As the first white rap group of any importance, the Beastie Boys received the scorn of critics and strident hip-hop musicians, who accused them of cultural pirating, especially since they began as a hardcore punk group in 1981. But the Beasties weren't pirating -- they treated rap as part of a post-punk musical underground, where the do-it-yourself aesthetics of hip-hop and punk weren't that far apart. Of course, the exaggerated b-boy and frat-boy parodies of their unexpected hit debut album, Licensed to Ill, didn't help their cause. For much of the mid-'80s, the Beastie Boys were considered as macho clowns, and while their ambitious, Dust Brothers-produced second album, Paul's Boutique, dismissed that theory, it was ignored by both the public and the press at the time. In retrospect, it was one of the first albums to predict the genre-bending, self-referential pop kaleidoscope of '90s pop. The Beasties refined their eclectic approach with 1992's Check Your Head, where they played their own instruments. Check Your Head brought the Beasties back to the top of the charts, and within a few years, they were considered one of the most influential and ambitious groups of the '90s, cultivating a musical community not only through their music, but with their record label, Grand Royal, and their magazine of the same name.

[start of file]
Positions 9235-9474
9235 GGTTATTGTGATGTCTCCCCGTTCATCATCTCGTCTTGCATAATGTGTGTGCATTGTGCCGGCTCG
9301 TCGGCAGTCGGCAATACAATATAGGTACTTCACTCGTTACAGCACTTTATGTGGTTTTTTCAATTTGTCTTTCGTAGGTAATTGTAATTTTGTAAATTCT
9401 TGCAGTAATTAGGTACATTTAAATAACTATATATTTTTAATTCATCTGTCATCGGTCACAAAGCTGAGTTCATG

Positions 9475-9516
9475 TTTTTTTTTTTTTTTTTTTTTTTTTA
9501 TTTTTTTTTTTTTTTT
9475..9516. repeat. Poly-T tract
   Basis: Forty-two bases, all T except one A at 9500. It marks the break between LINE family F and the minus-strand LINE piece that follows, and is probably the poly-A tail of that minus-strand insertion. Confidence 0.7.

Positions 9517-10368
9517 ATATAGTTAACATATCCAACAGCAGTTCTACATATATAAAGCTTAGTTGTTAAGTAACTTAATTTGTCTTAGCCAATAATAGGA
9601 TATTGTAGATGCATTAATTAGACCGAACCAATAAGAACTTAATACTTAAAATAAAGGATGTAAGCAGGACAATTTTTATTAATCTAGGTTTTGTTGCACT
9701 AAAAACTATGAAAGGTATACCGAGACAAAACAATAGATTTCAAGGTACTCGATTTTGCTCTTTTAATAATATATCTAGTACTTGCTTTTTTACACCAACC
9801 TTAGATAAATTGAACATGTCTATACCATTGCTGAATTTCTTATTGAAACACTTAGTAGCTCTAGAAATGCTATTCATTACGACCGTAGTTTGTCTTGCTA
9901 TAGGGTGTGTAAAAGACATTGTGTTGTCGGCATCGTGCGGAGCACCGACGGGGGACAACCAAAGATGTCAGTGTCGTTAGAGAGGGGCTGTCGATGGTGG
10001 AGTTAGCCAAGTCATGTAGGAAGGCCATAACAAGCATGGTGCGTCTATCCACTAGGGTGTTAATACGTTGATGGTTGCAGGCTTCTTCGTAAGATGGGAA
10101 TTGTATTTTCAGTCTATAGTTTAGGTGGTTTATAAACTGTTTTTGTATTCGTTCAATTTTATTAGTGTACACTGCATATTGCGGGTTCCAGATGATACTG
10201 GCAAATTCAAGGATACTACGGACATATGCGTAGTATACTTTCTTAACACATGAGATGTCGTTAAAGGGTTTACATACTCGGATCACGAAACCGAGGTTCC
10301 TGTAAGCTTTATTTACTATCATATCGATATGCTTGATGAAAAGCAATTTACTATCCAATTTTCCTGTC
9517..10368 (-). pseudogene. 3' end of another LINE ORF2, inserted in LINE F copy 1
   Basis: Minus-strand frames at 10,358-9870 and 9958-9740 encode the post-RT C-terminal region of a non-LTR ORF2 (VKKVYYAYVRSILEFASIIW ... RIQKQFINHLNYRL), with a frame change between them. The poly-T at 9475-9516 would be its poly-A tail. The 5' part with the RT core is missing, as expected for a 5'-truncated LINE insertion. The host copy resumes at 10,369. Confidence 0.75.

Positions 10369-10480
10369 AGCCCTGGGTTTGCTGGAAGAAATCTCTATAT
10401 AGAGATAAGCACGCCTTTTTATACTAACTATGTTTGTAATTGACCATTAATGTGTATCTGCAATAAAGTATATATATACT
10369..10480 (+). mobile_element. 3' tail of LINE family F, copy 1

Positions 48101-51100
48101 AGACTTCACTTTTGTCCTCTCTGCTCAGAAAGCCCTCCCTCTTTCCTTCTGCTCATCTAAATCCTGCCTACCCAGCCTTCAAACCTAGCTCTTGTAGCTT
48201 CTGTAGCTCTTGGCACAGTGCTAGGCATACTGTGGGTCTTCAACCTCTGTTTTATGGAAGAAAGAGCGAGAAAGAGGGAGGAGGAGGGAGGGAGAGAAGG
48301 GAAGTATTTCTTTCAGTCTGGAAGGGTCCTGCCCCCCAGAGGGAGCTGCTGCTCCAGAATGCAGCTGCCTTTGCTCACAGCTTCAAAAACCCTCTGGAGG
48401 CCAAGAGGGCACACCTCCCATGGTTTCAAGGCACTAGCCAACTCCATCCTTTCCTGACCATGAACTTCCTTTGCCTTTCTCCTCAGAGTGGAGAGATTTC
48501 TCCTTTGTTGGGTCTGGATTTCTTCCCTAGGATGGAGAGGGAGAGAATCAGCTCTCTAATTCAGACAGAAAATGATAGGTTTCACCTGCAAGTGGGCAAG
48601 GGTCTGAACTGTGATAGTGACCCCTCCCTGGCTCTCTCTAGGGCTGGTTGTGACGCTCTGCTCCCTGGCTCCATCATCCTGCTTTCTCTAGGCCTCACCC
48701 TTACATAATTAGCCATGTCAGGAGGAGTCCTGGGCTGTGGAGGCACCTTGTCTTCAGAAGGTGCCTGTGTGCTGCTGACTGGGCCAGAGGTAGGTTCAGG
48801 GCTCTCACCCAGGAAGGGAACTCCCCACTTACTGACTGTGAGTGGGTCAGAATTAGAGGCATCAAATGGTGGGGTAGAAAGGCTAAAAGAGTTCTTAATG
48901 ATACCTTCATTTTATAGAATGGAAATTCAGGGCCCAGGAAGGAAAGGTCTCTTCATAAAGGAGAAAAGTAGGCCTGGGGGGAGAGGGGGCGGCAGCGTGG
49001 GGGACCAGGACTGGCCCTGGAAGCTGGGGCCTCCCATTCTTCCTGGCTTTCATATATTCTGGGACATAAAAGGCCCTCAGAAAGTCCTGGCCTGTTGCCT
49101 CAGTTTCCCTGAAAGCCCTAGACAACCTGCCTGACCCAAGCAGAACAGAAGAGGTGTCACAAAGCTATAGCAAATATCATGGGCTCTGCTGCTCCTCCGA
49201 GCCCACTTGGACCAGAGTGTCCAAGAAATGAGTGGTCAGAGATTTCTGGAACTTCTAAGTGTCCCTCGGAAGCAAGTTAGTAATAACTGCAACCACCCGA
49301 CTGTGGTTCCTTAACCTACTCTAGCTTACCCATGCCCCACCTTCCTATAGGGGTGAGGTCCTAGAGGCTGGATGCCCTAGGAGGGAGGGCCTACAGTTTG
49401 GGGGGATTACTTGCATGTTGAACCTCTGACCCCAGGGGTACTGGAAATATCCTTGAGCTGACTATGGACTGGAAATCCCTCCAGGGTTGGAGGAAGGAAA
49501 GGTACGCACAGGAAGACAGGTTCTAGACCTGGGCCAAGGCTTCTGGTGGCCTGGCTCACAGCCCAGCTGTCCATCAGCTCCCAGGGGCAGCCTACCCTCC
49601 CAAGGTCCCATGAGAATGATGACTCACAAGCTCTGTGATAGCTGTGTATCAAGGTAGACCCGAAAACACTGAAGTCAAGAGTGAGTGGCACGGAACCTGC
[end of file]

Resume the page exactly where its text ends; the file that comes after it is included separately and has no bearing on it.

It was remarkable turn of events for a group that demonstrated no significant musical talent on their first records. All three members of the Beastie Boys -- Mike D (born Mike Diamond, November 20, 1966), MCA (born Adam Yauch, August 5, 1965), and Ad-Rock (born Adam Horovitz, October 31, 1967) -- came from wealthy middle-class Jewish families in New York and had become involved in the city's punk underground when they were teenagers in the early '80s.
Diamond and Yauch formed the Beastie Boys with drummer Kate Schellenbach and guitarist John Berry in 1981, and the group began playing underground clubs around New York. The following year, the Beasties released the 7" EP Pollywog Stew on the indie Rat Cage to little attention. That year, the band met Horovitz, who had formed the hardcore group the Young and the Useless. By early 1983, Schellenbach and Berry had left the group -- they would later join Luscious Jackson and Thwig, respectively -- and Horovitz had joined the Beasties. The revamped group released the rap record "Cookie Puss" as a 12" single later in 1983. Based on a prank phone call the group made to Carvel Ice Cream, the single became an underground hit in New York. By early 1984, however, they had abandoned punk and turned their attention to rap.